Today, the underground Chinese comic scene has become larger, more diverse and mostly self-sustaining, but it is still not widely known. In many cases, the narratives and subject matter are scatological, sexual, puerile and generally anti-conformist and cannot be sold or distributed through traditional channels in China. In many cases, in order to purchase these comics, one must visit the artists’ studios, where the books are printed out on demand and pay for them there using WeChat or cash.

In this special exhibition for the 2019 Outsider Art Fair, ten artists—Yan Cong , Gantea, Andor Genesis, Wen Ling, Newliu, Zuo Ma, Jin Ningning, T.K.L, Xiang Yata and Leng Zhiwen—who are all currently active in the Chinese underground comic scene, will be represented by their comic books and/or their original drawings. There will also be a selection of SC  publications and other reference books at the booth to give fair visitors a greater historical context of the underground Chinese comic scene.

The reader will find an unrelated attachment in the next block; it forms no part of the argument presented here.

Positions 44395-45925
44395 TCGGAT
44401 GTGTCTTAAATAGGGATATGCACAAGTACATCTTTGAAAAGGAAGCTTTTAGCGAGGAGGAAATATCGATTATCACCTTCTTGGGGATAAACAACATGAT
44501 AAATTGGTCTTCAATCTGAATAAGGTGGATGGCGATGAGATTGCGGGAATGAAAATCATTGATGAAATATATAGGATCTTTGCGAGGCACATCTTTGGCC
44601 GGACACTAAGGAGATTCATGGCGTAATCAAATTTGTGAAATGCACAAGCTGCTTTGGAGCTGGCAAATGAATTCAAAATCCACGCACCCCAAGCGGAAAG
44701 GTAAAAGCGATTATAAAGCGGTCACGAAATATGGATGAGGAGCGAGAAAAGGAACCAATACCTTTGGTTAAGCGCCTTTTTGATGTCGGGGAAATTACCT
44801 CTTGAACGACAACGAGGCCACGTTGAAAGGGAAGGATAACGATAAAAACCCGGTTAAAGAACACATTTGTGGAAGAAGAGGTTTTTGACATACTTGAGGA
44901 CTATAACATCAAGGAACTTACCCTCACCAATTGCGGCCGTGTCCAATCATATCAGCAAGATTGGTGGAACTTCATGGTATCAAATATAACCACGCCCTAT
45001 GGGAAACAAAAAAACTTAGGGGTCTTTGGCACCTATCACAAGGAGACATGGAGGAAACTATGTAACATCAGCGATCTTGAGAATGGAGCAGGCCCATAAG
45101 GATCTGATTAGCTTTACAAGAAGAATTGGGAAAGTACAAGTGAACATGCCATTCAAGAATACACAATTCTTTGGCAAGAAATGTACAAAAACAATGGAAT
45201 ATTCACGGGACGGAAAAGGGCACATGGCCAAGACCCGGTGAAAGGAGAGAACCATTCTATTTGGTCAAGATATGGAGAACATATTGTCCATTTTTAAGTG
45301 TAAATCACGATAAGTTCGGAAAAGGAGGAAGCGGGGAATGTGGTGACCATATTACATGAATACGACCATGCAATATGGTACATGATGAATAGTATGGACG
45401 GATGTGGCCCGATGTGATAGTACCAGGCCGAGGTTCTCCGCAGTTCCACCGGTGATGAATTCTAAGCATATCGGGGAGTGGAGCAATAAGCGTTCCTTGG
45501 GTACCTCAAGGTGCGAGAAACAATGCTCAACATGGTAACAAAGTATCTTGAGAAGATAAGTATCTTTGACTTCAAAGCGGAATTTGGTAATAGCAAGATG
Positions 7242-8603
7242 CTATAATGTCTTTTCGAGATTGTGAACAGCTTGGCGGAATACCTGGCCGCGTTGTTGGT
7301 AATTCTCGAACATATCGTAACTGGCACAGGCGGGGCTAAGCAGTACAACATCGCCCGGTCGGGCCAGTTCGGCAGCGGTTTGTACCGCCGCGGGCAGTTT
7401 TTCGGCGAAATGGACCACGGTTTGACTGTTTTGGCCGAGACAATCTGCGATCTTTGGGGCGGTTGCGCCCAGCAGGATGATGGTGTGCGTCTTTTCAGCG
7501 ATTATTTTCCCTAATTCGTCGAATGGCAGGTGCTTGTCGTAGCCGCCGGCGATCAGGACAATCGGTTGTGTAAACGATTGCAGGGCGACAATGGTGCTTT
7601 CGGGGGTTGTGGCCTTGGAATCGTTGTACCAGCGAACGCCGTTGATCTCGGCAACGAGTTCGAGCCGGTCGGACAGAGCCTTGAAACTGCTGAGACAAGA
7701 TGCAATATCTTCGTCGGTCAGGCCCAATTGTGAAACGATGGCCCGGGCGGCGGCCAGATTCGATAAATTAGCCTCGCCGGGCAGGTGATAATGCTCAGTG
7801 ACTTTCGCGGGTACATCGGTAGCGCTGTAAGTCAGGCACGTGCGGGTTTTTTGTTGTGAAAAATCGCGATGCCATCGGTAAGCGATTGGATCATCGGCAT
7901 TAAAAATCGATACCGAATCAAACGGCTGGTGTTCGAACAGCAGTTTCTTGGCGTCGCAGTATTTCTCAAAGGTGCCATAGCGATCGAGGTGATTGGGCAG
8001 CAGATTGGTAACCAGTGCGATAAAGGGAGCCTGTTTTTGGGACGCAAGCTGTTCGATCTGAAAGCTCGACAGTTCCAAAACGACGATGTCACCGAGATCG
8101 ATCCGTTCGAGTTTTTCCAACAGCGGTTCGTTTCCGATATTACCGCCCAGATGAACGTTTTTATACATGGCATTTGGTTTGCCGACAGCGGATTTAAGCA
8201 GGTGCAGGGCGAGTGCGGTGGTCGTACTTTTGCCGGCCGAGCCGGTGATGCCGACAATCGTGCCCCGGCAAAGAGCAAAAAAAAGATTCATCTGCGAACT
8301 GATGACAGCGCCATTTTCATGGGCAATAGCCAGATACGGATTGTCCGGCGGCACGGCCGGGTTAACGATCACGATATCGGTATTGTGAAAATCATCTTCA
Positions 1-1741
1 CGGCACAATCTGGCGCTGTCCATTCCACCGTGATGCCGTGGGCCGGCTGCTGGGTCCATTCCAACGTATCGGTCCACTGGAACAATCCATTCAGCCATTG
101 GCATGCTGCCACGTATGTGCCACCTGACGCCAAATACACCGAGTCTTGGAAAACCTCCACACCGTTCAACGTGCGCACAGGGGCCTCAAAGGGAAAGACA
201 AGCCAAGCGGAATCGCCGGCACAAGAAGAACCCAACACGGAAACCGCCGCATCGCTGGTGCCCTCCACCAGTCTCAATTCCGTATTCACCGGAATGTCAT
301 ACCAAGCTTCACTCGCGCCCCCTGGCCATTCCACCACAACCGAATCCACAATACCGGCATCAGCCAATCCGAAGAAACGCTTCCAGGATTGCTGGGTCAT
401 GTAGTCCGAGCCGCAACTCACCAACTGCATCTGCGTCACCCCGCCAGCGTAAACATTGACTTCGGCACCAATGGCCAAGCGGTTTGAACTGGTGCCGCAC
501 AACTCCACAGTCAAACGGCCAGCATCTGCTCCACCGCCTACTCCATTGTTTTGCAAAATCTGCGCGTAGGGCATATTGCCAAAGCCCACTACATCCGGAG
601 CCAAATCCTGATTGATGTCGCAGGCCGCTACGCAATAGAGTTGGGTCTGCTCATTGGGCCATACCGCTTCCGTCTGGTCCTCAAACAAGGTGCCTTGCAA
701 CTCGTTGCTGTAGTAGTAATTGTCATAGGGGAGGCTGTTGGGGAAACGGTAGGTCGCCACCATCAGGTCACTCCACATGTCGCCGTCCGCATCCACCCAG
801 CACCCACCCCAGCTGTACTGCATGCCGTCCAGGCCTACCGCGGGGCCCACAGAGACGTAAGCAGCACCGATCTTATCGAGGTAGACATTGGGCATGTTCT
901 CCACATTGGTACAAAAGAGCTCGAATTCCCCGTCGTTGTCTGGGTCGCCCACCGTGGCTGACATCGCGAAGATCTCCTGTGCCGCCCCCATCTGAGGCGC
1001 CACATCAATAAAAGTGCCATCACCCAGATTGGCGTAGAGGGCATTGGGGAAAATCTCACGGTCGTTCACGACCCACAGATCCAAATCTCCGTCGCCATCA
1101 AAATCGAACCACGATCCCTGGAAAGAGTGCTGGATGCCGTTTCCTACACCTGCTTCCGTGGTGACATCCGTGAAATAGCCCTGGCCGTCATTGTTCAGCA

Brett Littman is the director of the Isamu Noguchi Foundation and Garden Museum in Long Island City, New York. He was executive director of The Drawing Center from 2007–2018; the deputy director of MoMA PS1 from 2003–2007; the co‑director of Dieu Donn. Papermill from 2001–2003 and the associate director of UrbanGlass from 1996–2001. His interests are multi-disciplinary. Over the last two decades, he has curated twenty-five and overseen more than seventy-five exhibitions dealing with visual art, craft, design, architecture, poetry, music, science, and literature. Littman is also an art critic and lecturer, an active essayist for museum and gallery catalogues and has written articles for a wide range of American and international art, fashion, and design magazines.

Zhou Yi is partner and curator of C5Art Gallery in Beijing, China. Aside from curating exhibitions, he has worked with artists, designers and educators to initiate a series of experimental projects such as Food Theater, Conceptual Las Vegas and Re-creation Project, that extend the gallery program into the fields of performance and public involvement.